Captain Pat Lancaster has written of the ‘unlucky Friday the 13th’ when the hussars reached Oosthaven, on the south-eastern tip of the island.
A staff officer came on board with orders that we were to go immediately to the Palembang area, 170 miles to the north, and occupy two airfields - P.1. to the north of the river, and P.2. to the south. It was pointed out that after several weeks at sea we should need time to charge the batteries; also that we had no petrol. Meanwhile news arrived that the Japs had made a parachute landing in the Palembang area. This seemed to make any move to disembark an absurdity, and I said so....
The staff officer decided to signal G.H.Q. for instructions, and asked them to send someone to meet me at P.2., so that I could give him the situation at Oosthaven. I set off by train next morning but got stuck 20 miles from my destination as the driver refused to go any further. The small station was crowded with refugees. . .it appeared that the Japs had already occupied Palembang and P.1. No one was sure about P.2. I managed to borrow a motor-cycle and get to P.2., but as there was no liaison officer to meet me, and as the R.A.F. officer in command said the last aircraft was about to take off for Java and that he was going with it, I returned to Oosthaven.
Meanwhile, Major William-Powlett was ordered by G.H.Q. to obey his ‘original instructions’, and early on the 14th the squadron began to disembark at Oosthaven. The coolies had fled the docks and the hussars worked until midnight unloading their light tanks, trucks and stores; and then through to the next morning, charging the batteries, de-greasing the guns and loading belts of ammunition. The first enemies they encountered were tropical rain, poisonous snakes, and vicious malarial mosquitoes - which later caused much sickness when the men were in captivity.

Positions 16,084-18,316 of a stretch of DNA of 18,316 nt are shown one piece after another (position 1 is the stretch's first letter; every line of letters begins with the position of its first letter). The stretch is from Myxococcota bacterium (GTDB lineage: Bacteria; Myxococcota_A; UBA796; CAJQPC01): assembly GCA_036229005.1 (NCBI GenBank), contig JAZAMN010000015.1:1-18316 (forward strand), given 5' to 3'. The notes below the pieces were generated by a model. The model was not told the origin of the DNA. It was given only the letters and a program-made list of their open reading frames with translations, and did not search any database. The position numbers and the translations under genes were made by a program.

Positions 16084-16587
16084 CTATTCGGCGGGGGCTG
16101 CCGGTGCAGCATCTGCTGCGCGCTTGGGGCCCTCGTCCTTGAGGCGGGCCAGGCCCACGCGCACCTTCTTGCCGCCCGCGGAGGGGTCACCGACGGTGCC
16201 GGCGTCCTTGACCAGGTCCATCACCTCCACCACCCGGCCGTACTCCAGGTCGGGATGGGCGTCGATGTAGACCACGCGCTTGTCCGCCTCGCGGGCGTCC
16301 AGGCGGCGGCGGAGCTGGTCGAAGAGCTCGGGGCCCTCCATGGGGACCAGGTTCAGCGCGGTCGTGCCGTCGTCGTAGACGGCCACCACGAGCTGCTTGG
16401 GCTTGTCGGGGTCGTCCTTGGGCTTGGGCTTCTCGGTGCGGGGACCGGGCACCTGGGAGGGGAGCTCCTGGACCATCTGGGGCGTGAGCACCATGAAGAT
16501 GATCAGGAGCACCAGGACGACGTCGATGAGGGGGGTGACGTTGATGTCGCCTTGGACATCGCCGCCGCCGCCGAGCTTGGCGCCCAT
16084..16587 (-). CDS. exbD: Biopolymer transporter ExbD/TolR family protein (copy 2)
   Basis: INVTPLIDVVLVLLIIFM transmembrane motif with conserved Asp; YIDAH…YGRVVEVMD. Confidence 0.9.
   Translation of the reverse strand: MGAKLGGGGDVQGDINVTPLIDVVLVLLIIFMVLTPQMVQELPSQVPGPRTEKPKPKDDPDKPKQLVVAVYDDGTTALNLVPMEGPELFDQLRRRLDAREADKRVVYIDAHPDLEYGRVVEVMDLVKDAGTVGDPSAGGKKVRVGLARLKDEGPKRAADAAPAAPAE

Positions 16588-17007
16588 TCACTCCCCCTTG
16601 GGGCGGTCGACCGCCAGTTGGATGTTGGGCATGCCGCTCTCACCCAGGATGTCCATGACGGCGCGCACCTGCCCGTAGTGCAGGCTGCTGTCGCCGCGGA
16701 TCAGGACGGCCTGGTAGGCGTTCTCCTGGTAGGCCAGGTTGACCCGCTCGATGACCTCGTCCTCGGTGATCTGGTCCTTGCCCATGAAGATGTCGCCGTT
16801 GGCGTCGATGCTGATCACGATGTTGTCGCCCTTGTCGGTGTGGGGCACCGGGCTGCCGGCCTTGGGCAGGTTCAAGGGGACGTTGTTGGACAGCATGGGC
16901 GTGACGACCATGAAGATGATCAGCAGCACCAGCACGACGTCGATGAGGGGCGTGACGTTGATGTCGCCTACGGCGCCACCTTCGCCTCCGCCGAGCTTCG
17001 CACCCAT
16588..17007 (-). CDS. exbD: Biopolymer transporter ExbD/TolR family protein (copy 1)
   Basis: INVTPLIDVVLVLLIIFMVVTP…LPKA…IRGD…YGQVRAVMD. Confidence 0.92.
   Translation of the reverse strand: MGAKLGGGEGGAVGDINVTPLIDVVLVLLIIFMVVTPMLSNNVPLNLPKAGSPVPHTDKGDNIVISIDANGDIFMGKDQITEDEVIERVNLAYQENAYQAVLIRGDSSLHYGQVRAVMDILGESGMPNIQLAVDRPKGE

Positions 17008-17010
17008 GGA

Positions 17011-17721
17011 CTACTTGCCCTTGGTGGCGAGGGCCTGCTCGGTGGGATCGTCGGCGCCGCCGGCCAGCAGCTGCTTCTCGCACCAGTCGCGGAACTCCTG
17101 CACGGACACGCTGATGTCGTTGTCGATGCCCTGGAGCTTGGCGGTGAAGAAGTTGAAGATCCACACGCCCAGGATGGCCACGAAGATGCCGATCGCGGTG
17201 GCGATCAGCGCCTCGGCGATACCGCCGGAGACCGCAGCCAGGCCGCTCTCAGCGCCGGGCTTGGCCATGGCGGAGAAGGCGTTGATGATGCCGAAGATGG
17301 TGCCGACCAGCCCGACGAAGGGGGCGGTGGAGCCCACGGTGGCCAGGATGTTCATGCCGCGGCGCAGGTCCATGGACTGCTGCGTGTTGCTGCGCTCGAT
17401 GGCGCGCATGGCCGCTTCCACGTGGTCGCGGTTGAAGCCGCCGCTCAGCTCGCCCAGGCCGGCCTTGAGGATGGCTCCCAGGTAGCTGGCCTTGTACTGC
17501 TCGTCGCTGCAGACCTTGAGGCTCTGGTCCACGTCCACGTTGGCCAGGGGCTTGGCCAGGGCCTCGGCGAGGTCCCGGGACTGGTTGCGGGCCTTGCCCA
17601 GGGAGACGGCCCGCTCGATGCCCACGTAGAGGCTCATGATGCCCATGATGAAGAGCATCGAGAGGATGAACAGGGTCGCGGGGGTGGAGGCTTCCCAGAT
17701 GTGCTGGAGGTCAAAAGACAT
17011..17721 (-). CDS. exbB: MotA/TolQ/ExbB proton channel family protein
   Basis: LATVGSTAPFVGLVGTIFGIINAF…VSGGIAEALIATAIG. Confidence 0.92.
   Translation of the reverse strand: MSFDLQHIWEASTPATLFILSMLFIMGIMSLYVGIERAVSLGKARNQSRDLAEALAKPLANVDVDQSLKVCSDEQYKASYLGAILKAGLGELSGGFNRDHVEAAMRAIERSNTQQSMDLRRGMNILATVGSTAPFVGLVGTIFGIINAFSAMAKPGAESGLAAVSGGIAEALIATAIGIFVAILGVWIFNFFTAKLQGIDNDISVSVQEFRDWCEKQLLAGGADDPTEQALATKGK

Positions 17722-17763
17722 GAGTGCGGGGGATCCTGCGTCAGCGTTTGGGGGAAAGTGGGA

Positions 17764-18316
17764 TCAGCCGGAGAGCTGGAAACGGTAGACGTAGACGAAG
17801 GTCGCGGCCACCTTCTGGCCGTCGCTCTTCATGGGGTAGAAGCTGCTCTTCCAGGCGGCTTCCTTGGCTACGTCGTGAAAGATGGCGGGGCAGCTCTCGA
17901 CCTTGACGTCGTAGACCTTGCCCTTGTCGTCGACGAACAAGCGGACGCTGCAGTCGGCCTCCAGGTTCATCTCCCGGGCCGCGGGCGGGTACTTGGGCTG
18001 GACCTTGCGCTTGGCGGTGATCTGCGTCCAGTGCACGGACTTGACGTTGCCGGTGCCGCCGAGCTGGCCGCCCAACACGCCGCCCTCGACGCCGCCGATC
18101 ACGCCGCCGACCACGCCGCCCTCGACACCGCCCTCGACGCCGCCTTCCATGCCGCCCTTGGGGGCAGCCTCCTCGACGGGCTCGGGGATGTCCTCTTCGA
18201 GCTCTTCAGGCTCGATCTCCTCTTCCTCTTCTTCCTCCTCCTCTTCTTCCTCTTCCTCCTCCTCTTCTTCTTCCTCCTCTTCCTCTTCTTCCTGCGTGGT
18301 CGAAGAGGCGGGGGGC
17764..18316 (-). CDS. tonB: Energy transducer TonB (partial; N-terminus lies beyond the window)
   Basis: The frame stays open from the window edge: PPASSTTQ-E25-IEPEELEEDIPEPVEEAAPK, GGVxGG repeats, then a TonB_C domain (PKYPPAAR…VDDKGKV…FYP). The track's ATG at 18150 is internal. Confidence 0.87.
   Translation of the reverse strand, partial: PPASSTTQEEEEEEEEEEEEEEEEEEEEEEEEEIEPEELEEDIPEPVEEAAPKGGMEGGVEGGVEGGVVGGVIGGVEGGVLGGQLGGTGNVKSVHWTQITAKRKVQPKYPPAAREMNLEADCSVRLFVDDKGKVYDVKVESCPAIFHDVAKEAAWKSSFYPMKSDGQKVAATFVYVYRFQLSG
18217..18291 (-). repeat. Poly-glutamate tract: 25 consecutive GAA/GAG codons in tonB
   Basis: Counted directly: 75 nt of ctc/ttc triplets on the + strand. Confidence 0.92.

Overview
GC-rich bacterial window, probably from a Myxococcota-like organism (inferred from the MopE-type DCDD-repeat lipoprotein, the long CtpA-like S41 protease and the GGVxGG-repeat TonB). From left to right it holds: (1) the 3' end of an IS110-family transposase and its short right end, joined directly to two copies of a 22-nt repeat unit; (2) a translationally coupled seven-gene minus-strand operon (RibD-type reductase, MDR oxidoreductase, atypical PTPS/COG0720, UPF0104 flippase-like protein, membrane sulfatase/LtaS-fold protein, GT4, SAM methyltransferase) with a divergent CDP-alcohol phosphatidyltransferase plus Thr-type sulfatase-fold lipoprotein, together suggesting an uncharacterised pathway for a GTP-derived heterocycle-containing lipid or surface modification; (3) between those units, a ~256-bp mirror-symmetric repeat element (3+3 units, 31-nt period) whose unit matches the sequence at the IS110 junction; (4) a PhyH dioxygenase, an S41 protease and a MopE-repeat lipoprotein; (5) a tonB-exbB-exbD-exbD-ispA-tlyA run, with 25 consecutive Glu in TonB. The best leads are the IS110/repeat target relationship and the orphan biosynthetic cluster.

Because of the shortage of petrol the tanks were loaded on to railway ‘flats’, to take them to Palembang. But later on the 15th, after powerful Japanese seaborne reinforcements had landed on the north of the island, Major William-Powlett was ordered to re-embark his squadron on the Hermion, the freighter that had brought them to Sumatra, as all troops on the island were to be evacuated to Java. But the Hermion had ‘buzzed off’, and next day they had to load what vehicles they could on to the steamship Silver Latch and a Dutch lighter. On the afternoon of the 16th, with eight tanks and two trucks on the lighter, towed by a tug, Lieutenant Williamson began his perilous voyage of almost 200 miles to Batavia (Jakarta); and early on the 17th the remainder of the squadron sailed across the Sunda Straits to Merak. Most of the hussars and the other troops then moved on by train, but Captain Lancaster and Lieutenant Jack Chadwick - the brother of Tom and Hector - and some thirty other ranks stayed on board and took the rest of the transport by sea to Batavia.
Java was the last Allied stronghold in South-East Asia. For the past five weeks, General Wavell, the supreme commander, had made his headquarters there, at Bandoeng. For him, it was the pattern of Greece, Crete and Cyrenaica all over again - repel an enemy on several fronts at the same time, with insufficient troops and practically no air support. When Singapore fell, Wavell had cabled Churchill that ‘efforts should not ... be made to reinforce Java’ at the expense of defending Burma and Australia; and five days later he reluctantly accepted the Prime Minister’s decision that he should resume his former appointment as Commander-in-Chief in India, and leave the ‘existing forces’ in Java to hold out as long as they could.